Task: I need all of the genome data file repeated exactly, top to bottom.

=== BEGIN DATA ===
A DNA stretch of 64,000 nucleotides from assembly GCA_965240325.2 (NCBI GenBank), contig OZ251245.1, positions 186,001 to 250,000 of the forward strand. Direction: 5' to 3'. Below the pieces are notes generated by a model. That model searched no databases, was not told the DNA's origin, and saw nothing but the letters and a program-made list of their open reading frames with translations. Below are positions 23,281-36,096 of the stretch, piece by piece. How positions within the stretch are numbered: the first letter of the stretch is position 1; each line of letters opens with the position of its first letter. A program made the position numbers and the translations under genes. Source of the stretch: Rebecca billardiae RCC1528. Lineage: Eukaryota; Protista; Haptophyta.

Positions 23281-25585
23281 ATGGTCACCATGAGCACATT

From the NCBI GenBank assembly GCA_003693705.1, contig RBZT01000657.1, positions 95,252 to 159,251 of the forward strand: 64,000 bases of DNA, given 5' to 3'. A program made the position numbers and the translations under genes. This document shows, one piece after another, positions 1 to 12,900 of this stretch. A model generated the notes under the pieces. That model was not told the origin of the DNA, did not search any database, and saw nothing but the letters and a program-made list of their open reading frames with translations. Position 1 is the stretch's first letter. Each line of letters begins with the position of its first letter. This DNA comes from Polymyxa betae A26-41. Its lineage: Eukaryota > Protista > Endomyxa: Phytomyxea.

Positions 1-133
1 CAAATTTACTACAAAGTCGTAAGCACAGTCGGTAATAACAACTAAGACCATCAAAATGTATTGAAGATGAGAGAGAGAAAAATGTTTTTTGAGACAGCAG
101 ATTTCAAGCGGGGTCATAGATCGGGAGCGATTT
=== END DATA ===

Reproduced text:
A DNA stretch of 64,000 nucleotides from assembly GCA_965240325.2 (NCBI GenBank), contig OZ251245.1, positions 186,001 to 250,000 of the forward strand. Direction: 5' to 3'. Below the pieces are notes generated by a model. That model searched no databases, was not told the DNA's origin, and saw nothing but the letters and a program-made list of their open reading frames with translations. Below are positions 23,281-36,096 of the stretch, piece by piece. How positions within the stretch are numbered: the first letter of the stretch is position 1; each line of letters opens with the position of its first letter. A program made the position numbers and the translations under genes. Source of the stretch: Rebecca billardiae RCC1528. Lineage: Eukaryota; Protista; Haptophyta.

Positions 23281-25585
23281 ATGGTCACCATGAGCACATT

From the NCBI GenBank assembly GCA_003693705.1, contig RBZT01000657.1, positions 95,252 to 159,251 of the forward strand: 64,000 bases of DNA, given 5' to 3'. A program made the position numbers and the translations under genes. This document shows, one piece after another, positions 1 to 12,900 of this stretch. A model generated the notes under the pieces. That model was not told the origin of the DNA, did not search any database, and saw nothing but the letters and a program-made list of their open reading frames with translations. Position 1 is the stretch's first letter. Each line of letters begins with the position of its first letter. This DNA comes from Polymyxa betae A26-41. Its lineage: Eukaryota > Protista > Endomyxa: Phytomyxea.

Positions 1-133
1 CAAATTTACTACAAAGTCGTAAGCACAGTCGGTAATAACAACTAAGACCATCAAAATGTATTGAAGATGAGAGAGAGAAAAATGTTTTTTGAGACAGCAG
101 ATTTCAAGCGGGGTCATAGATCGGGAGCGATTT